Theresa Maudie, left, 49, of Phoenix, gets a hug from Republican presidential hopeful and former New York Mayor Rudy Giuliani during a campaign stop at a Costco where he spoke with voters and did some shopping on Wednesday, July 25, 2007 in Phoenix. Maudie, who has cancer and no health insurance spoke to Giuliani about her situation.
(AP Photo/Ross D. Franklin)
PORTSMOUTH — Former New York City Mayor and Republican presidential candidate Rudy Giuliani believes the federal government should encourage the states to come up with health-care solutions, but is against state regulations that would help implement those solutions.
That was one of the points made during a Giuliani campaign press conference announcing that the mayor would release details of his plan for addressing rising health-care costs that impact both consumers and businesses today.
“The mayor wants to create incentives to states to create solutions, just as they have with Medicaid,” said Dr. Dan Kessler, a member of Giuliani’s health-care policy team.
However, another team member participating in the telephone conference call set up by the campaign Monday in anticipation of the mayor’s visit to Rochester this afternoon, made it clear Giuliani is opposed to the states imposing their own regulations on the insurance industry.
“There is a need to deregulate the insurance industry so companies can sell across state lines,” said Sally Pipes, president of the Pacific Research Institute and Giuliani health-care team member. “We need to have insurance departments in the states relax their standards.”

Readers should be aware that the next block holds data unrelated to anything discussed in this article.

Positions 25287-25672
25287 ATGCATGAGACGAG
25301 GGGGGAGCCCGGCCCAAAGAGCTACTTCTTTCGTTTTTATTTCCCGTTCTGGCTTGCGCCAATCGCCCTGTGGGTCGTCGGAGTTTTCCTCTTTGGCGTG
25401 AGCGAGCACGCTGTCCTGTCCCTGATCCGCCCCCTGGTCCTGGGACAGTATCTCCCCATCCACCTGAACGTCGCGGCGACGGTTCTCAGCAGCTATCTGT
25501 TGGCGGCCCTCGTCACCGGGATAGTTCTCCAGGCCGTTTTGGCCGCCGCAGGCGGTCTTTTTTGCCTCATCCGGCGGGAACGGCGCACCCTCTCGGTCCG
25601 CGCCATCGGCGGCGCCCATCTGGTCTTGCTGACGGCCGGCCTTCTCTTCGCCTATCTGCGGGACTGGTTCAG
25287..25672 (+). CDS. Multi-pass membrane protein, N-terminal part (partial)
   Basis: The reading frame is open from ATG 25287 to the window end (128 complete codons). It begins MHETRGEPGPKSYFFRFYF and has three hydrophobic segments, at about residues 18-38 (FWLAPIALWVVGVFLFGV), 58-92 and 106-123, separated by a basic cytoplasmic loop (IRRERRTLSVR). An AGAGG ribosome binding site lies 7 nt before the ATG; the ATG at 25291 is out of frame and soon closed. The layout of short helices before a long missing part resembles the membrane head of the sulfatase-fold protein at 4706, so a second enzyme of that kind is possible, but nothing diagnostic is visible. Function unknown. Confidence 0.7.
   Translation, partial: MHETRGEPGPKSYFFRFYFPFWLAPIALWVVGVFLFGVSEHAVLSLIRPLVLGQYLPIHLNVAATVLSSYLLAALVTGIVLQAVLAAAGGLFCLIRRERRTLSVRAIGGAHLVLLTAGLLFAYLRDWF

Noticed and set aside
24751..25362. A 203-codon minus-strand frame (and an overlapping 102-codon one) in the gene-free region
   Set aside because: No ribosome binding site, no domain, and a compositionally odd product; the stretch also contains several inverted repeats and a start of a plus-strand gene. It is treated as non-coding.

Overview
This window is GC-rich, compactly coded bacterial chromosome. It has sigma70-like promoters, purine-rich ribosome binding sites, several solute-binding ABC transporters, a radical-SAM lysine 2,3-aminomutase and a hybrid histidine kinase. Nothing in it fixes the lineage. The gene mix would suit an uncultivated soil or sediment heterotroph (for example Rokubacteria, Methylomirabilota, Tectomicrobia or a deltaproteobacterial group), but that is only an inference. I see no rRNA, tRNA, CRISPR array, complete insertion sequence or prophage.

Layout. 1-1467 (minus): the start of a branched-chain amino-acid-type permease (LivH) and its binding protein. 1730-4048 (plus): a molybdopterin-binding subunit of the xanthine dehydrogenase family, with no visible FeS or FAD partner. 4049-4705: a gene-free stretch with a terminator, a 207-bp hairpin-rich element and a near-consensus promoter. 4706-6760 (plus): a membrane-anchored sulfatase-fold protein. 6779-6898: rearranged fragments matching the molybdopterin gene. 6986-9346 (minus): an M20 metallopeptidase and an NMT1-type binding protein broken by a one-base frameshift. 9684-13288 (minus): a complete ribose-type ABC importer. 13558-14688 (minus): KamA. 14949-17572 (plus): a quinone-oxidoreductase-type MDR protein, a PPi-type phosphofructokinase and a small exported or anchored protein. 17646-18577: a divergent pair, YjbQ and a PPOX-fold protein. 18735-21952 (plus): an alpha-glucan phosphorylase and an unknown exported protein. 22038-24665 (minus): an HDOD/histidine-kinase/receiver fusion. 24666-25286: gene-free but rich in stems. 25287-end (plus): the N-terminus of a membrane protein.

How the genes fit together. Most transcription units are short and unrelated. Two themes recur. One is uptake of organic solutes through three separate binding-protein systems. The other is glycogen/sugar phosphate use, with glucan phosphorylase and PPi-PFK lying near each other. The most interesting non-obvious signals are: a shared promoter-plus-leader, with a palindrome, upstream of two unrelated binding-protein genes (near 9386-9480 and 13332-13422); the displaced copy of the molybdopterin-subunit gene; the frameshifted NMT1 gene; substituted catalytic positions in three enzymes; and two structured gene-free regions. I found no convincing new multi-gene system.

Steve Goldsmith, Giuliani’s chief domestic policy adviser, said the mayor instructed him to set up a health-care policy that gives more power to individuals and less to the bureaucracy.
This involves ending the policies that separate patients from care givers; letting the market determine the best system, not the government; urging the development of health-care insurance products that meet individual needs; and “respecting states where innovation has occurred” and using that innovation nationally, Goldsmith said.
Dr. Mark McClellan, currently the director of the Center for Health Care Reform and a member of the Giuliani team, said the mayor’s plan would use tax deductions and credits to give every American a chance to have insurance; would improve quality, not spend more money; and would establish accountability with an emphasis on what is working in the states.
Giuliani was in New Hampshire Monday speaking to voters in the Lakes Region. After his talk in Rochester today he is off to Connecticut, where he will announce his health-care policy at Norwalk Hospital.
Where: The Governor's Inn, 78 Wakefield St., Rochester